1. 1. Veget Hist Archaeobot DOI 10.1007/s00334-009-0218-6 ORIGINAL ARTICLE Changes in Pyrenean woodlands as a result of the intensity of human exploitation: 2,000 years of metallurgy in Vallferrera, northeast Iberian Peninsula Albert Pelachs Æ Jordi Nadal Æ Joan Manuel Soriano Æ ` David Molina Æ Raquel Cunill Received: 15 September 2008 / Accepted: 11 May 2009 Ó Springer-Verlag 2009 Abstract This research is based on the discovery of a for interpreting areas with abandoned metallurgical activity, large number of charcoal kiln sites and abandoned iron because of its high consumption of wood charcoal (Davasse mines in Vallferrera (Axial Pyrenees, northeastern Spain). 2000), in the same way that they are a good archaeobotanical The study reveals that this region has been affected by the complement to multidisciplinary studies of environmental metal mining and smelting industry for at least 2,000 years, history (Davasse and Galop 1990; Davasse et al. 1997; with maximum intensity in the eighteenth and nineteenth ` Galop et al. 2002; Pelachs and Soriano 2003; Monna et al. centuries, followed by abandonment of the activity. ` 2004; Pelachs 2006; Vernet 2006). The region’s woodland dendrochronology and historical One of the primary questions that palaeoecology records indicate that exploitation of wood charcoal for attempts to resolve is the extent to which changes in the metalworking affected the past vegetation in the area and landscape are a consequence of human activity or of the impeded the development of mature woodland. Our find- internal dynamics of the natural system (Riera et al. 2004). ings suggest that the greatest changes in vegetation and This question is less problematic when there is some kind landscape history occurred at times of particular special- of evidence that relates human activity with woodland ization in socioeconomic activities. exploitation. Therefore, the study of the kiln sites con- tributes to resolving this research question and clearly Keywords Late Holocene Á Pyrenees Á Palaeometallurgy Á shows that an activity such as charcoal production affects Charcoal kilns Á Dendrochronology Á Archival the woodland (Vernet 1997; Davasse 2000). The task, then, documentation is to determine how far back in history it is possible to use charcoal studies to explain changes in the natural envi- ronment. Various multidisciplinary studies in places with a Introduction history of metallurgy show how the consequences of this activity can be traced back for millennia (Jouffroy et al. Recent studies show how anthracological (charcoal identi- 2007; Bal 2006). fication) research on the distribution of charcoal kiln sites This article presents the results of an interdisciplinary provides a good palaeoenvironmental record of the impact study conducted in an abandoned mining area on the ˆ of human activity on woods (Bonhote et al. 2002; Ludemann southern slopes of the Pyrenees at Bosc de Viros, ´ 2003; Ludemann et al. 2004). The sites are especially useful Vallferrera, with the primary objective of determining: (1) the moment at which the impact of metallurgy took on importance in the composition, distribution and structure of Communicated by F. Bittmann. the woods and (2) the origins of the woodland structure. The study region was selected on the basis of numerous A. Pelachs (&) Á J. Nadal Á J. M. Soriano Á D. Molina Á ` available sources of information: existing data on the R. Cunill ` potential age of the valley’s metallurgical exploitation, GRAMP, Departament de Geografia, Universitat Autonoma de ` Barcelona, 08193 Bellaterra, Cerdanyola del Valles, Spain which gives Vallferrera its name from the late Latin, valle e-mail: albert.pelachs@uab.cat ferraria, meaning a valley where iron is produced (Sancho 123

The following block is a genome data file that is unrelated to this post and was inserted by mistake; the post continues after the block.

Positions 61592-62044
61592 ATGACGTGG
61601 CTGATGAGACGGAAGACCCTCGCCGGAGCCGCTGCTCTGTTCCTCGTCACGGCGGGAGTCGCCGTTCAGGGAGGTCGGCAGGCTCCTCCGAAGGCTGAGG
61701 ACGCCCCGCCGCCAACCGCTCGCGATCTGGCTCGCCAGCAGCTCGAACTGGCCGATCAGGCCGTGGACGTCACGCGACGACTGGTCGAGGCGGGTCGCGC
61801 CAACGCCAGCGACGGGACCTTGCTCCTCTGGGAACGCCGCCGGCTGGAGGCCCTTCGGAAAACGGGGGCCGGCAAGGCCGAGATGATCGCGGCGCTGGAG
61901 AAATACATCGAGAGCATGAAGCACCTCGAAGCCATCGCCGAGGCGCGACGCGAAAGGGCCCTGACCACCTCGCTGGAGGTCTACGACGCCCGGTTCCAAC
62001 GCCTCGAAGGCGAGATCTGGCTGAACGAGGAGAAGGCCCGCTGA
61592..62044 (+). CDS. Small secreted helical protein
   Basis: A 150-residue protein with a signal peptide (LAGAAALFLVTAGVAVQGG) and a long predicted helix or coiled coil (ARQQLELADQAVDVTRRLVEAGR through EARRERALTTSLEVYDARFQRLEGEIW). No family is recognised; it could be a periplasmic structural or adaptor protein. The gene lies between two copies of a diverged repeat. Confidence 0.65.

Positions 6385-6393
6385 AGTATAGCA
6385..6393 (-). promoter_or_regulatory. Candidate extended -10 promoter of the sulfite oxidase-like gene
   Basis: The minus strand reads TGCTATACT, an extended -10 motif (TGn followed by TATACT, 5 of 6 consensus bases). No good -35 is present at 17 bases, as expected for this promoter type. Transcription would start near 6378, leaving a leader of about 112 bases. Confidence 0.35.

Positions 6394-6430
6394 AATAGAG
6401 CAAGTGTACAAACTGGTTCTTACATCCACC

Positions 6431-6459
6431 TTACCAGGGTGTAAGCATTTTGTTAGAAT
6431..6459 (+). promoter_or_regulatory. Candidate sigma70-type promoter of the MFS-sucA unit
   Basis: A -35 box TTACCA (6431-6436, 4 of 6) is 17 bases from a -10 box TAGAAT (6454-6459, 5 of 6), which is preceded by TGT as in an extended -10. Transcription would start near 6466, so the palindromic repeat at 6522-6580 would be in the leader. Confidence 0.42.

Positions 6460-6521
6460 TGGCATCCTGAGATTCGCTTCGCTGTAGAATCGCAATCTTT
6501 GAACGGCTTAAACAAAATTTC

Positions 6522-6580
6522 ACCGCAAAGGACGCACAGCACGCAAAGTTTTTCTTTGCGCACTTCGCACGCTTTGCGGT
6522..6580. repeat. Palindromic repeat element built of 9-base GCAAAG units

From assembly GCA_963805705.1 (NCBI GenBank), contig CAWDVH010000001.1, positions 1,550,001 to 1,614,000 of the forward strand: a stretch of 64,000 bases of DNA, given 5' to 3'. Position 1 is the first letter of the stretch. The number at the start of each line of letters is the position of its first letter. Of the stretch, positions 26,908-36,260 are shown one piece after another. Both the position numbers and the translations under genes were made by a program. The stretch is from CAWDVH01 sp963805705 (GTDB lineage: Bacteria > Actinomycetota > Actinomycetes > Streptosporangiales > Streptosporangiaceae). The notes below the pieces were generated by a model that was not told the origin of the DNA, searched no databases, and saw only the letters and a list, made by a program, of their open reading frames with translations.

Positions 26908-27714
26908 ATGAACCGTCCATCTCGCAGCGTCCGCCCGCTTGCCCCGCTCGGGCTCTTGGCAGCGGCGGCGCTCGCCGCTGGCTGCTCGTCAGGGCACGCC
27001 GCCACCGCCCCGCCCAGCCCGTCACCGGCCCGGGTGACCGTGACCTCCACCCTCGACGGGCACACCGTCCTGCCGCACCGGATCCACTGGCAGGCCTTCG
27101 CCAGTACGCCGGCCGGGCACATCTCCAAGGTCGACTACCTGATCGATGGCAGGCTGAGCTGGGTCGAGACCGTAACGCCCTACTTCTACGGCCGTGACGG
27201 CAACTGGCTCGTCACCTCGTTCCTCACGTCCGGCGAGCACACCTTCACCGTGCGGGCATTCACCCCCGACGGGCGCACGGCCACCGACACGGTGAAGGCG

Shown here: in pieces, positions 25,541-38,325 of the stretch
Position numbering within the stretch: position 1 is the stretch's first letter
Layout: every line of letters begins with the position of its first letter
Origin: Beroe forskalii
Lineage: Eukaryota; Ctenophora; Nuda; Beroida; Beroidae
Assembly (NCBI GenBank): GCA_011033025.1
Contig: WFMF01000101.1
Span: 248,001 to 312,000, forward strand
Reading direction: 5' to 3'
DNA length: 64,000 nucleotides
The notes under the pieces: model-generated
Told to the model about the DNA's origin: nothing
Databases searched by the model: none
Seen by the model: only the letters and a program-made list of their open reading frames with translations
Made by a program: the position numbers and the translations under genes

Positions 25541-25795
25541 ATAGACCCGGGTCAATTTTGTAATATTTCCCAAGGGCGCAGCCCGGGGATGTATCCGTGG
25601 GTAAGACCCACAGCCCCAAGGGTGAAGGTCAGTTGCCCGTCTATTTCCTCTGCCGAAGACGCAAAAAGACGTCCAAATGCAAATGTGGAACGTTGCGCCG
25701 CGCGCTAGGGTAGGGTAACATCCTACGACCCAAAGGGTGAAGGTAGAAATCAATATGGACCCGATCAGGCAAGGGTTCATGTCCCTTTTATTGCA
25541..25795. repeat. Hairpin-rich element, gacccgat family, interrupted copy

2. 2. Veget Hist Archaeobot 1999); a review of places that dated charcoal intermixed presence of a few faults that later rotated during the Alpine with iron ore to 1770 ±40 years B.P. [cal A.D. 147–(253, orogeny. Figure 1 shows the main geological features of 304, 314)–388] at the oldest dated site (Davasse 2000); the region that is most characterized by schists (Poblet historical data showing continuous metalworking activity 1991). The primary mineral deposits in the area are from from the eighteenth into the nineteenth century in this the Cambro-Ordovician period and are in faults associated ´ region (Bringue 1995; Esteban et al. 2003; Mas 2000) and with quartz veins, from which pyrite and calcareous pyrite published recommendations that the study of historical ´ were extracted (Mata-Perello and Riba 1995) (Fig. 1). documentation be undertaken at the municipal adminis- The area studied is located at the transition between the trative level or above to gather useful information about the Mediterranean and Atlantic climate zones. Average pre- region’s natural surroundings (Panareda and Llimargas cipitation varies with the altitude, from 700 to 1,100 mm/ 1989; Marugan 2001), with special attention to the scale of year, while the average temperature varies from 10.1°C at analysis (Burt 2003). the base of the valley (900 m a.s.l.) to -2.3°C at the highest point (2,700 m a.s.l.). The warmest month is July Regional characteristics and the coldest is January, with average temperatures of 10.2°C to 19.3°C and -7.2°C to -2.7°C, respectively, The study area lies in the northeastern part of the Iberian according to estimates based on data in the Digital Atlas of Peninsula, in an area near the borders of Spain, France and Catalonia (Fig. 2; Ninyerola et al. 2000). Andorra (Fig. 1). Vallferrera is on the southern slopes of This valley is characterized by a dominant presence of the central Pyrenees. Its structural characteristics are Pinus sylvestris (Scots pine), combined with some isolated determined by a syncline of Hercynian age which is ori- Betula pendula (silver birch) and more open areas with the entated approximately east-west, with an axial plane that shrubs Cytisus oromediterraneus and Juniperus communis opens to the north with abundant minor folds and the ssp. nana (dwarf juniper) and grasslands of the vegetation Fig. 1 Site map showing the ´ Bosc de Viros and the main geological features of this axial Pyrenean region 123